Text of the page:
Christmas: A Capitalist Story

Photo Credits:
Photo Credits:×300.jpg.

I wrote this essay for the Philippine Online Chronicles.

All too often we hear complains of the real meaning of Christmas being overshadowed by the overly commercialized air of the holidays. More than a religious festivity about sharing and harmony in celebration of the birth of Jesus Christ, it has become a consumerist ritual where we are indulged to spend more than what we can.

From the moment the Halloween exhibits on the shop windows are set aside, the Christmas season begins. Shopping malls, corporate mass media, and the entire marketing and advertising machineries of big business begin to preach the spirit of giving to your loved ones. More than a Christian holiday, it has been high jacked to become a capitalist holiday.

We begin to put up Christmas trees, lights and other decors as the months ending with “ber” begin. We have become socially obligated to buy gifts to exchange with family and friends who themselves are also compelled by the occasion to buy you one. Gift-giving has become about keeping the capitalist exchange of commodities going.

Writing the Minima Moralia while he was in exile in the capitalist heartland of Los Angeles in the 1940s, Theodor Adorno comments: “Private gift-giving has degenerated into a social function, which one carries out with a reluctant will, with tight control over the pocketbook, a skeptical evaluation of the other and with the most minimal effort. . .”

This, according to the Frankfurt School cultural theorist, is mirrored with the rise of gift articles, “which are based on the fact that one no longer knows what one should give, because one no longer really wants to.” And indeed, why bother when your receiver’s desires would probably be conditioned by what Adorno disapprovingly called the “Culture Industry.”

Indeed, Christmas as we know it today here in the Philippines was introduced by the Americans in the early 20th Century as one more aspect of their domination not only of our economy and politics but also our culture. Santa Claus served to convince us to consume the surplus products exported to the country by the colonizers and to deodorize their plunder of our resources.

A Note to Santa. Photo Credits:
A Note to Santa. Photo Credits:

As it stands, even the seemingly harmless Christmas story of Santa Claus as leading a globalized gift-giving operation from the North Pole serves as a feel-good façade. It serves to conceal the real capitalist story of toys and decors being produced in sweat shops and factories in China, India, Philippines, and other parts of the world.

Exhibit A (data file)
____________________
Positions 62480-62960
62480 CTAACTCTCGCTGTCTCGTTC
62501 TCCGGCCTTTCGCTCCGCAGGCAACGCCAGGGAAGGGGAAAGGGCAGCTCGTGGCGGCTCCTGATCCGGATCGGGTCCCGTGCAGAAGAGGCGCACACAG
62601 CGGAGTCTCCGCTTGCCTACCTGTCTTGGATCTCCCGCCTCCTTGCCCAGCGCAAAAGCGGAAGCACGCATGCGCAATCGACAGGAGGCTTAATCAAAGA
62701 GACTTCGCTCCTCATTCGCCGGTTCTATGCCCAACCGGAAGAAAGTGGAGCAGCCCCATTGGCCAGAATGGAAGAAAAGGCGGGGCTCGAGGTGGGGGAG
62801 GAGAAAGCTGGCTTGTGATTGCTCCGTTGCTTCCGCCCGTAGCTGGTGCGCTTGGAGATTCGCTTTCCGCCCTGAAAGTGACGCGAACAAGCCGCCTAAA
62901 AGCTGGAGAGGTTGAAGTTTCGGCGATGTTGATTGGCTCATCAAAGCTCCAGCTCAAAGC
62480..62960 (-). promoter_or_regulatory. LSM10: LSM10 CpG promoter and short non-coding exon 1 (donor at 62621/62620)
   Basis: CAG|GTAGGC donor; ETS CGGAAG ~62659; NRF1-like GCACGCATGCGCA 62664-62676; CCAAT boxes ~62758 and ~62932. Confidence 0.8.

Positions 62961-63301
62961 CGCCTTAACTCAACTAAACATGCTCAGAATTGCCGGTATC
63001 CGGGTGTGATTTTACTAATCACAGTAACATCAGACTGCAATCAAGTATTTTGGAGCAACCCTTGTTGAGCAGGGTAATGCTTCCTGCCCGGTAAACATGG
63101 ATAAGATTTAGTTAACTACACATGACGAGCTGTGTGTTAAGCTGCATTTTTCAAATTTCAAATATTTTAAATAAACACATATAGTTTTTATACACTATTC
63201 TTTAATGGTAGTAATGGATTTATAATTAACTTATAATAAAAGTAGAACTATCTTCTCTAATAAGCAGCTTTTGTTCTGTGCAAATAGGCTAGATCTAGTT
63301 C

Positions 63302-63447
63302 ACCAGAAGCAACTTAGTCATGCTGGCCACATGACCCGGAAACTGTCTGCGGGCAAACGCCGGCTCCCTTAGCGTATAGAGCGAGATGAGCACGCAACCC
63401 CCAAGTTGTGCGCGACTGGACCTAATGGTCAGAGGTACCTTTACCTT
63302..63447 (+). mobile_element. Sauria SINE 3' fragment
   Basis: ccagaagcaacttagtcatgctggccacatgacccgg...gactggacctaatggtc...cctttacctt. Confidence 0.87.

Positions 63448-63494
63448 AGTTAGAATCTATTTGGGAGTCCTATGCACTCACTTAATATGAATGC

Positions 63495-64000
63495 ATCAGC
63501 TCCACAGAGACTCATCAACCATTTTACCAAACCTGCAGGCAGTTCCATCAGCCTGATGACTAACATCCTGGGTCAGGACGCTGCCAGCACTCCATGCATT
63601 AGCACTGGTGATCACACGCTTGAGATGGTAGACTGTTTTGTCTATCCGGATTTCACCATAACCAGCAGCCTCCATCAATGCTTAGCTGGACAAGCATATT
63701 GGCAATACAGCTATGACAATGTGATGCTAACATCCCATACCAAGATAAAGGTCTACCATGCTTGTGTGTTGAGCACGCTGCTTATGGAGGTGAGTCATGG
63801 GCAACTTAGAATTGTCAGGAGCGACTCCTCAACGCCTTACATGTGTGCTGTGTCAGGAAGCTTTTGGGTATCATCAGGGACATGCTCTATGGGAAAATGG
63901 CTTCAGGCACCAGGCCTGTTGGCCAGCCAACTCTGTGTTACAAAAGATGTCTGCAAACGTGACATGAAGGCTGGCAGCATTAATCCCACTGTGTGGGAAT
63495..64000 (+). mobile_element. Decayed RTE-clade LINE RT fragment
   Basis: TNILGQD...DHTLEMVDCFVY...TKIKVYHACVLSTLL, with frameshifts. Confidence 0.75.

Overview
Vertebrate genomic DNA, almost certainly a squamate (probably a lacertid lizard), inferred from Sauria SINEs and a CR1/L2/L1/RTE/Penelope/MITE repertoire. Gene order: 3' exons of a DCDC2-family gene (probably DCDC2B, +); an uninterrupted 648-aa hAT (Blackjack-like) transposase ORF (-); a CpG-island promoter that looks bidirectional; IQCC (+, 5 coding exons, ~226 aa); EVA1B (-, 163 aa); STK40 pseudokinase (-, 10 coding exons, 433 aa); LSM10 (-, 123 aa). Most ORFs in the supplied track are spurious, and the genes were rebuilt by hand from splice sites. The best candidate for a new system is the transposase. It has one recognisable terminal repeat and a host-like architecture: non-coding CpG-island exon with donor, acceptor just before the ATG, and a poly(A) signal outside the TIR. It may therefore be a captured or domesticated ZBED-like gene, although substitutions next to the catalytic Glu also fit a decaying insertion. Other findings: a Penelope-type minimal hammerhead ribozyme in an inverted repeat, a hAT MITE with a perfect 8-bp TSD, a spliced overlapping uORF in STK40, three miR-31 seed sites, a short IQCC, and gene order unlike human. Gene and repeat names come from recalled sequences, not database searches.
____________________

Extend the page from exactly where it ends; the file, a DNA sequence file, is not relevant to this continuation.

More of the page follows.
Unlike Santa’s merry elves, real-life workers today suffer from long hours of up to 12-14 hours, low wages, back-breaking work, lack of benefits, and the perpetual threat of unemployment hanging on their heads —inhumane conditions and exploitative relations straight out from the 19th Century as meticulously described in Marx’s first volume of Capital.

Is it right then to simply reject this Christmas story as no doubt not a few cynical souls tired of the crass materialism of its present mutation all-too-easily suggest?

In an anecdote, Aleksandra Kollontai, Russian Bolshevik and women’s liberationist, imagines an egalitarian future where Christmas Day becomes a special occasion for the elderly people to share about their struggles to overcome the old exploitative and oppressive society with the younger generations:

“We saw money in a museum. Did you have money, Grandad? Did you carry it in a little bag in your pocket? And then there were people . . . now what were they called? . . . Thieves . . . that’s right, isn’t it? And they took money out of the pockets of their comrades. How very strange it must have been.”

The problem then, perhaps, is not really Christmas itself but the socio-economic system that has made it what it is today. Yes, Christmas now ultimately comes close to what may be a utopia for greedy capitalists. And yet, it will continue to be such as long as society is organized on the basis of making profits for the few who live on the labor of the many.

To transform Christmas’ present configuration as a form of illusory happiness is impossible if we do not work for the actualization of real happiness. As Marx perceptively said, “To call on people to abandon their illusions about their condition is to call on them to abandon a condition that requires illusions.”

Indeed, contributing to the collective efforts to uplift and empower the people who Pope Francis called “the least, the last, and the lost” would be the most meaningful Christmas gift that anyone can offer today. To do so would be to follow the imperative of Jesus Christ who selflessly served the people to the point of sacrificing himself for the salvation of humanity.

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